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That budget accord, which would spend $3.5 trillion over the next decade, will be added to the roughly $600 billion in new spending contained in a bipartisan infrastructure plan, Democrats said Tuesday night.
They said the budget plan is fully paid for, and that it would expand Medicare coverage for dental, vision and hearing benefits — two features that could help sway moderate and progressive Democrats to back it.
At a closed-door caucus lunch at the Capitol on Wednesday, Biden will rally Democrats and “lead us on to getting this wonderful plan,” said Senate Majority Leader Chuck Schumer, D-N.Y.
White House press secretary Jen Psaki tweeted Wednesday morning that the president will “continue making the case for the duel track approach to build the economy back better by investing in infrastructure, protecting our climate, and supporting the next generation of workers and families.”
She noted in a follow-up that she misspelled the word “dual.”
Democratic leaders hope to push versions of the resolution through the House and Senate before lawmakers leave Washington for the August recess. But they acknowledged Tuesday night that their work is cut out for them because the budget plan offers only a broad outline on spending that would have to be fleshed out in subsequent legislation.
“We know we have a long road to go,” Schumer said.
“I make no illusions how challenging this is going to be,” said Sen. Mark Warner, D-Va., vice chair of the caucus.
The resolution, if approved, would pave the way for Democrats to pass a later spending bill in the Senate through the so-called budget reconciliation process. That means Democrats would need only a simple majority in Senate — which is evenly divided 50-50 with Republicans — rather than the 60 votes that the GOP could demand through the filibuster rules.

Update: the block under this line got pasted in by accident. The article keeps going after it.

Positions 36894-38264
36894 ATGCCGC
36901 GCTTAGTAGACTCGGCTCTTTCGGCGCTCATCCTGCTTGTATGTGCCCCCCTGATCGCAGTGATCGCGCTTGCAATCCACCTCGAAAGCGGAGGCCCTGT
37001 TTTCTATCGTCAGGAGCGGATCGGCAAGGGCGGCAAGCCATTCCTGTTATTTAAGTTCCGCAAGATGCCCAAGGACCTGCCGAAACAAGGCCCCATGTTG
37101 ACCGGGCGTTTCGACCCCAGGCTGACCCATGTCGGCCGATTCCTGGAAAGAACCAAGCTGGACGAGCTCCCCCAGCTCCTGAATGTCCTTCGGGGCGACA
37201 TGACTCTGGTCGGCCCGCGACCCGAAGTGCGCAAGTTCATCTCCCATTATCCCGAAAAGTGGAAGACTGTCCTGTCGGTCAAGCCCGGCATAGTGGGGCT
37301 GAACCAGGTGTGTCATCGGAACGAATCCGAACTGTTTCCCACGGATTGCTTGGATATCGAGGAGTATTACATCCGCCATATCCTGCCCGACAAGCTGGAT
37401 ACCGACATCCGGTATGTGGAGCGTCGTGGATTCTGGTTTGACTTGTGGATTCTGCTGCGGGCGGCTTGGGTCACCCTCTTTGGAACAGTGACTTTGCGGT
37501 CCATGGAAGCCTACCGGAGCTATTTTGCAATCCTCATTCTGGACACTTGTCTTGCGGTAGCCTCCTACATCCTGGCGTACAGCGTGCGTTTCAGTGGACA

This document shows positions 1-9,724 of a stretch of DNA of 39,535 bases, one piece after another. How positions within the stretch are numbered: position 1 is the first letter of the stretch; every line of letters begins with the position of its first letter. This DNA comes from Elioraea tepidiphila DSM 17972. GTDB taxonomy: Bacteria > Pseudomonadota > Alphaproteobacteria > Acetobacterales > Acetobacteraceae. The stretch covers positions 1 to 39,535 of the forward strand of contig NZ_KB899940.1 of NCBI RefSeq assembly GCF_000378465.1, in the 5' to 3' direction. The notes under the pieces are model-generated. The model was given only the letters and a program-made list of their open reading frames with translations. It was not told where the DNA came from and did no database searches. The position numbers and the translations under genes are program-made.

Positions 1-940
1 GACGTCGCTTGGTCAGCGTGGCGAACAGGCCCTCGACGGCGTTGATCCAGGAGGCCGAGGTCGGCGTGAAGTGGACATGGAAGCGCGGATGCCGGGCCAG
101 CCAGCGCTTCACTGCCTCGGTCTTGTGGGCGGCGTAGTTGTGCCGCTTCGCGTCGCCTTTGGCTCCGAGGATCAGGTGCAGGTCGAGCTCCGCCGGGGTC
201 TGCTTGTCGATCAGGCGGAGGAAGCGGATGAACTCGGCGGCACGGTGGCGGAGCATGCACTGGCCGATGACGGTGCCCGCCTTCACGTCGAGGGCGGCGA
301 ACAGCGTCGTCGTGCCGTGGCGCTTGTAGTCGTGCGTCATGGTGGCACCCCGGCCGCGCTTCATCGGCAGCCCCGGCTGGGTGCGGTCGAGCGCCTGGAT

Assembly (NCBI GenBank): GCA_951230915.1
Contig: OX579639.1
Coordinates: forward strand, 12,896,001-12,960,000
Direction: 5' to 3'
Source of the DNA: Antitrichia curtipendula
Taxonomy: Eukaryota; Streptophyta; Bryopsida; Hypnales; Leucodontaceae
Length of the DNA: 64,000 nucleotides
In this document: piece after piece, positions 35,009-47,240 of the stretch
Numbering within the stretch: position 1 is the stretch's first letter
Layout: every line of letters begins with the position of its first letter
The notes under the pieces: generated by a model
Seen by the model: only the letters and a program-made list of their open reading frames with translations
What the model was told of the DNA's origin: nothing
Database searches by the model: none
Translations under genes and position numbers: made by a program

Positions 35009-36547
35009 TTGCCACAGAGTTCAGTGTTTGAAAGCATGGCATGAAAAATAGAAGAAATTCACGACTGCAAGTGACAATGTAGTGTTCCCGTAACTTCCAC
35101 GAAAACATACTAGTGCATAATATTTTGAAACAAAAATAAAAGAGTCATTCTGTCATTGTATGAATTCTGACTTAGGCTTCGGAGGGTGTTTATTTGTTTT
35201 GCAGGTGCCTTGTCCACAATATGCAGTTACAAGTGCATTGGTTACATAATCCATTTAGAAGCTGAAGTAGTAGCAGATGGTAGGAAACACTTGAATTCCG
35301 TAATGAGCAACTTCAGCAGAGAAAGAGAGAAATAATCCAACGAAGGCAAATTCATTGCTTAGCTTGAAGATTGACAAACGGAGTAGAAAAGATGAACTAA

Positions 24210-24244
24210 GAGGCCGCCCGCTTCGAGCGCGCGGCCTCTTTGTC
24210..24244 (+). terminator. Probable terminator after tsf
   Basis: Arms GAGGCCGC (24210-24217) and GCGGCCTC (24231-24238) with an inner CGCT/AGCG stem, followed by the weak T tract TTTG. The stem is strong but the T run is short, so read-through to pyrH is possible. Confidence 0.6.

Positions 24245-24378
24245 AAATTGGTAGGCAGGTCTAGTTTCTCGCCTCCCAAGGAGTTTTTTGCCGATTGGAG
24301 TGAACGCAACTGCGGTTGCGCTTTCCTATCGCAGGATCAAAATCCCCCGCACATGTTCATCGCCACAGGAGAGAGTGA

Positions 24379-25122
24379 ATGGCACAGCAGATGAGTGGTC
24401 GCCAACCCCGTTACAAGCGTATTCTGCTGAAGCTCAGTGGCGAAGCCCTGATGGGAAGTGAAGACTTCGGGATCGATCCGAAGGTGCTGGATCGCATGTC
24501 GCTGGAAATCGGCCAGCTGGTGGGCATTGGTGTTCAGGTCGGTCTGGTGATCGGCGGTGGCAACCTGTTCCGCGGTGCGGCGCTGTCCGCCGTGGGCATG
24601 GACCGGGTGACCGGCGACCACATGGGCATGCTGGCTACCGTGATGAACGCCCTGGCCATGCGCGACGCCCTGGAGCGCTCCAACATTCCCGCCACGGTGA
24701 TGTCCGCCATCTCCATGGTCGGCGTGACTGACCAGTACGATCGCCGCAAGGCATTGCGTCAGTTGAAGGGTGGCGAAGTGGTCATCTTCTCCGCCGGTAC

If all 50 Senate Democrats back such a bill, they could pass it even with no Republican support, as Democratic Vice President Kamala Harris could cast the tie-breaking vote.
Senate Democratic leaders are working to satisfy both the moderates in the caucus, who have expressed unease about funding the mammoth spending plans, and the progressives who have called for much more money to be spent.
Sen. Bernie Sanders, whom Schumer credited with leading the charge to include expanded Medicare coverage in the budget resolution, and other progressives had initially pushed for a $6 trillion price limit for a budget. Biden had proposed less than $5 trillion.
Moderate Sen. Joe Manchin, D-W.V., expressed a starkly different sentiment Tuesday, telling reporters, “I think everything should be paid for. We’ve put enough free money out.”
In a statement Wednesday morning, Manchin said he looks forward to reviewing the agreement crafted by the Senate Budget Committee.
“I’m also very interested in how this proposal is paid for and how it enables us to remain globally competitive,” he said. “I will reserve any final judgment until I’ve had the opportunity to thoroughly evaluate the proposal.”
The budget will reportedly align with Biden’s promise not to raise taxes on people making less than $400,000 annually.
Sanders said Tuesday night the legislation demonstrates that “the wealthy and large corporations are going to start paying their fair share of taxes, so that we can protect the working families in this country.”
Read More: Biden to rally Senate Democrats after they reach $3.5 trillion budget deal